Sky News has learnt that Elliott, which has built shareholdings in some of Europe's largest publicly traded companies in recent years, has been undertaking detailed analysis of Dixons Carphone's finances for several weeks.
The retailer, which is due to update the City on its Christmas trading performance on Tuesday, has seen its market value slide by close to 30% over the last 12 months amid deepening concerns about consumer confidence and the health of the British high street.
City sources said on Monday that Elliott had not yet begun to buy shares in Dixons Carphone and may opt not to do so.
"Elliott looks at lots of companies, and more often than not does not end up acquiring a stake," said one person who knows the asset manager well.
Suggestions of stakebuilding in Dixons Carphone have been circulating in recent weeks, with insiders suggesting that a recovery in the prospective valuations of its Nordic and Greek businesses could make disposals of those divisions attractive.
"A new owner could sell those assets and effectively own the UK business for free," said one source.
Details of Dixons Carphone's festive trading performance will be published just weeks after the company, run by Alex Baldock, announced a first-half loss and plans to slash its full-year dividend.
The loss was triggered by almost £500m of exceptional charges which largely related to its UK mobile phone operation.
Dixons Retail and Carphone Warehouse combined in a £3.8bn merger of equals in 2014, but the combined group has found the going tough, particularly as consumers in Britain have reduced the frequency with which they upgrade their mobile contracts.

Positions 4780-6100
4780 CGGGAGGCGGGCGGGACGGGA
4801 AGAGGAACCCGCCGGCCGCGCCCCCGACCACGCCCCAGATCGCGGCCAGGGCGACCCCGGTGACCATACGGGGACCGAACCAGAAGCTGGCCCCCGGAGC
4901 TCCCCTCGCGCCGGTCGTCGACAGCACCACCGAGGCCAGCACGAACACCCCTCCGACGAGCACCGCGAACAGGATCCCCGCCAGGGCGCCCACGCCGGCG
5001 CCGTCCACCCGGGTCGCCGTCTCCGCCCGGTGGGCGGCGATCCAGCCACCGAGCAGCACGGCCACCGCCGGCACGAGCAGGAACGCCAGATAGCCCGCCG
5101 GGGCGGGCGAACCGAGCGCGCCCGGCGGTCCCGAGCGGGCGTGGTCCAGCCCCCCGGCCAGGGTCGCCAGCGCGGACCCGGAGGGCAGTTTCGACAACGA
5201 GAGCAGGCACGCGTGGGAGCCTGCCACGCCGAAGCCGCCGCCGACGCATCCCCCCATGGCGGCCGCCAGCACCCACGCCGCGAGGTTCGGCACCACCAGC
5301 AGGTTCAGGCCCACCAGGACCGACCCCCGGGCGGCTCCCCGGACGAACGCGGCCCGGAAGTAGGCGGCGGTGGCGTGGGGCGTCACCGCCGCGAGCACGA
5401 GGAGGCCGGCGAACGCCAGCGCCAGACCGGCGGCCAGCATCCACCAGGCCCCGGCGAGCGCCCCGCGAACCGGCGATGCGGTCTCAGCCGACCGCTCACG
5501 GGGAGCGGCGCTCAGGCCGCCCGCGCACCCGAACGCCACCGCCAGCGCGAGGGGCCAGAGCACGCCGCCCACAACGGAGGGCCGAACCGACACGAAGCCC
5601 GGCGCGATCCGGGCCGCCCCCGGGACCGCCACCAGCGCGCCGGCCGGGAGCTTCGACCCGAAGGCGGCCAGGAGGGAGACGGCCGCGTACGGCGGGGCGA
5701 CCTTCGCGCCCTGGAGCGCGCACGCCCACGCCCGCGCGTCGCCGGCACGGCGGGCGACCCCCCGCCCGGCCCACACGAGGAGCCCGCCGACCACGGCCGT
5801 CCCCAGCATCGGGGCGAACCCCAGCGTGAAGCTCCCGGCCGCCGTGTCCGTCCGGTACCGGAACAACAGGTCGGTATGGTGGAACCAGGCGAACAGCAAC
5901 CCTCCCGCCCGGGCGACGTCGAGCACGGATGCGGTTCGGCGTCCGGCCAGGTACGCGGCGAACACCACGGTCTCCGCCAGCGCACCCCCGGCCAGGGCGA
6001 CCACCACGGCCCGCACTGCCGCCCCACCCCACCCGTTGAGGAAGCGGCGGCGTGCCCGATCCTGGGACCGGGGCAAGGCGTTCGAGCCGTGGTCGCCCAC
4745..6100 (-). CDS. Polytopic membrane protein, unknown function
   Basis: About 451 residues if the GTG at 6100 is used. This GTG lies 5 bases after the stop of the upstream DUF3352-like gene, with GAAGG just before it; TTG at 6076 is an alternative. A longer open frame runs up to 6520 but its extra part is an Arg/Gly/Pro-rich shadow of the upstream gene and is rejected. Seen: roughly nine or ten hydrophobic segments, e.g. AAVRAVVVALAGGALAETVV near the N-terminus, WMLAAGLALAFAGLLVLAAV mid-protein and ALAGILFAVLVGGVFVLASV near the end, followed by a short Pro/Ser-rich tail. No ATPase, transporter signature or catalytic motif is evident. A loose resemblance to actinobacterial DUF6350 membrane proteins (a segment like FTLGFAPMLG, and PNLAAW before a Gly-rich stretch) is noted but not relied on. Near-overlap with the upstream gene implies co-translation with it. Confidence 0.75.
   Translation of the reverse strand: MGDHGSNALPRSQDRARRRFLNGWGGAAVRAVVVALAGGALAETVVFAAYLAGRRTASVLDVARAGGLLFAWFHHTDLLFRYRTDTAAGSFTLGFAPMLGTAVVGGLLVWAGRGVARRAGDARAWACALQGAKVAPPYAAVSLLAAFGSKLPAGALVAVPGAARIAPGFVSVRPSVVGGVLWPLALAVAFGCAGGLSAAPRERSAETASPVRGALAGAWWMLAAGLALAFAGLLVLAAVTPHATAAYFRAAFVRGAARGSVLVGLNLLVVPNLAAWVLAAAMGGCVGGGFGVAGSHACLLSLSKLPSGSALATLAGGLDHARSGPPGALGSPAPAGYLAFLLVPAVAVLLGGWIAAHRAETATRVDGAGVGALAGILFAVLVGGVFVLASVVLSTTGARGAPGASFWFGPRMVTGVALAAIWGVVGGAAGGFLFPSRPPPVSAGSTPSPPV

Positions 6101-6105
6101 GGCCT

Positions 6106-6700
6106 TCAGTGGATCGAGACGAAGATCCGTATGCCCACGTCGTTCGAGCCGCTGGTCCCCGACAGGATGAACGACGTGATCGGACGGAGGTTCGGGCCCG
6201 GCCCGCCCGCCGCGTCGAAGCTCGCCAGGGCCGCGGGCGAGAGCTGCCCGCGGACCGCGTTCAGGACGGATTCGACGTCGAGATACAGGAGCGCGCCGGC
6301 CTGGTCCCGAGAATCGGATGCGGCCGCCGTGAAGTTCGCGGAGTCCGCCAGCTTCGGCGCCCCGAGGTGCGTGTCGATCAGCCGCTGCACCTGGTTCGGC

Among the largest shareholders in Dixons Carphone are Sir Charles Dunstone and David Ross, the Carphone Warehouse co-founders, who between them own about 15% of the company.
When Mr Baldock, the former boss of online retailer Shop Direct, replaced Seb James as the group's chief executive last summer, he criticised the state of the business, saying it needed to be "much sharper".
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It has since announced plans to close roughly 100 stores across the company's British operations.
Any confirmation by Elliott that it is beginning to build a stake in Dixons Carphone is likely to deliver an immediate boost to the company's long-suffering shareholders.
Elliott has become arguably the most-feared name in blue-chip boardrooms on both sides of the Atlantic.
The firm, run by Paul Singer, has built stakes in UK-based companies such as Hammerson, the commercial property group, and Micro Focus, a software maker.
Last year, it was reported to have bought a stake in Vodafone, although such a move was never confirmed.
Further afield, the firm, which also operates under the name Elliott Management, has become a shareholder in companies such as Telecom Italia and Pernod-Ricard, the French spirits giant, where it has pushed for governance and other changes.
In recent months, Elliott has become increasingly active as an outright acquirer of companies such as Travelport, a technology provider to the travel industry, which it said last month it would buy with Siris Capital in a $4.4bn deal.
It also owns Waterstones, the British bookstore chain which also bought the family-owned business Foyle's last year.
Sources said it remained unclear what Elliott's intentions would be towards Dixons Carphone if it did buy a stake in the company.
The fund could push for disposals of its international units, an outright sale or, less likely, adopt a more patient stance and await a rebound in the company's valuation.
Shares in Dixons Carphone, which is chaired by Lord Livingston, the former BT Group chief executive and trade minister, were changing hands on Monday morning for around 135p, virtually unchanged on the day.
That gave the group a market capitalisation of £1.57bn.
Elliott and Dixons Carphone both declined to comment.